Trading with the 50 Day and 200 Day Moving Averages
When it comes to technical analysis, one of the necessities for success is the moving average. In fact, for years, I’ve personally relied on two of them – the 50-day and even the 200-day moving averages.
Each is powerful because they give us a view of a stock’s trend, as well as a look at where we may find support and resistance along the way. For example, if I find a stock that historically bounces every time it hits its 50-day moving average, I’m likely to buy on a test of that moving average.
That’s because, as they say, the trend is your friend.
A lot of institutional buyers will typically wait to buy at the 50-day, too.
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For instance, look at shares of NVIDIA Corporation (NVDA). Between May 2016 and July 2017, nearly every time the 50-day moving average was challenged, the stock bounced. Granted, it broke the trend in February 2017, but we can see that once it broke back above the average, the trend resumed.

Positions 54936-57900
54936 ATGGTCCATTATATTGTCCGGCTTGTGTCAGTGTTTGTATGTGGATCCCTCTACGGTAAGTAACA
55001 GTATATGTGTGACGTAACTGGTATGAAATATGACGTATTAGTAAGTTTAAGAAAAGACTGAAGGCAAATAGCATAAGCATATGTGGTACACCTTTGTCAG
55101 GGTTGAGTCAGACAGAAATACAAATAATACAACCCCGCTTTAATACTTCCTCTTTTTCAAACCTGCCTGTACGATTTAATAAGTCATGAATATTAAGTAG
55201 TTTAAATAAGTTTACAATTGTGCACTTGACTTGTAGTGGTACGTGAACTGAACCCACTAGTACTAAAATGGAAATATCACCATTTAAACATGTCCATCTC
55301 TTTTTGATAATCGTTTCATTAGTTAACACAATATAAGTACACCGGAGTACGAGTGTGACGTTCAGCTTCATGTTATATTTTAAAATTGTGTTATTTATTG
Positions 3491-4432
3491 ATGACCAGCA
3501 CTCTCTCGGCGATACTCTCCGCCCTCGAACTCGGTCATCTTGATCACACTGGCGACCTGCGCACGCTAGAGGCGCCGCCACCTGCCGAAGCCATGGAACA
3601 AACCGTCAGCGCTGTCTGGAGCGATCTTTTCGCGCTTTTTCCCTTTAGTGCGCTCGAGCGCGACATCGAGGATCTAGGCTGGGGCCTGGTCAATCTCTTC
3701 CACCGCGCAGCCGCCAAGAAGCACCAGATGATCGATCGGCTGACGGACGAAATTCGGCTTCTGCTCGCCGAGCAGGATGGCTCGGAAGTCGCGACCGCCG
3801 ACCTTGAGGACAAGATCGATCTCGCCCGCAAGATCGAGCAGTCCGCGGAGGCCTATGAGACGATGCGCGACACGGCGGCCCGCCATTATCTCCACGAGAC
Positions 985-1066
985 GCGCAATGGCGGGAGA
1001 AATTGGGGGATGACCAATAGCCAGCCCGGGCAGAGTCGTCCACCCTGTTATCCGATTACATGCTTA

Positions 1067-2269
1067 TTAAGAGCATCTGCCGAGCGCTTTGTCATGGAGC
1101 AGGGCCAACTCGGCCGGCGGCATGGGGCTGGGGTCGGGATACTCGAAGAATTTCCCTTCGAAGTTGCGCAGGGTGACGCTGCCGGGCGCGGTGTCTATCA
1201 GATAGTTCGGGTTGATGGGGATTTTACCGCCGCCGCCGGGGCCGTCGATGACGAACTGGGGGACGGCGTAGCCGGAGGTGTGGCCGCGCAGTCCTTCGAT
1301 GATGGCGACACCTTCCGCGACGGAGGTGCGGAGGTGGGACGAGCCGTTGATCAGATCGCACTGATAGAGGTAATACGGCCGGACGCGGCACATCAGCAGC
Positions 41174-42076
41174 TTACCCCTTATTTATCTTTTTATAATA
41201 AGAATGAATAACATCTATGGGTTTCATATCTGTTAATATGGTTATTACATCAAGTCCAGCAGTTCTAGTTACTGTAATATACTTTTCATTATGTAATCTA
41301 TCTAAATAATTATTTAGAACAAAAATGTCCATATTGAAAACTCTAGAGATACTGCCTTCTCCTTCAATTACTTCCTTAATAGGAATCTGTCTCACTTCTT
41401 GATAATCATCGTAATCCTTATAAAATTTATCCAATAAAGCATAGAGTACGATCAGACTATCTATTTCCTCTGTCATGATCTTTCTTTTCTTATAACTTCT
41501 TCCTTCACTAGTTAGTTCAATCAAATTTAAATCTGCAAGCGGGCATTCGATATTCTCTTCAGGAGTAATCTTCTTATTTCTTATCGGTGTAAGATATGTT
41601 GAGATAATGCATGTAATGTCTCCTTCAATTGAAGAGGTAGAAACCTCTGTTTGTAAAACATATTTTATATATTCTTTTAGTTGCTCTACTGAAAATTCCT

Or, if I find that a stock just broke a long-standing moving average, I may be more inclined to trade a potential move lower in the stock. The trend may have been broken.
For years, the iShares NASDAQ Biotech ETF (IBB) traded firmly along its 50-day moving average. Then all of a sudden, things fell apart. The moment the 50-day was broken, the bears took control, sending the ETF from a high of $400 to $240 in months.
So it’s essential that we watch the moving averages.
We want to be well aware of the potential shifts up or down in a stock.
We can even use crossovers to tell us when things may be about to shift in one direction or the other. Of course, we’d never just rely on averages to buy or sell anything. We definitely want to confirm with other indicators.
But let’s take a look to see what happens when we have crossovers.
Look at the Dow Jones Industrials for example. Look at what happens when the 50-day crosses above the 200-day longer moving average. The index moves higher. But look at what also happens with the 50-day crosses below the 200-day. The index fell.
Granted, moving averages aren’t the perfect indications of trend change, but they can give you a general sense of where to spot good opportunity.
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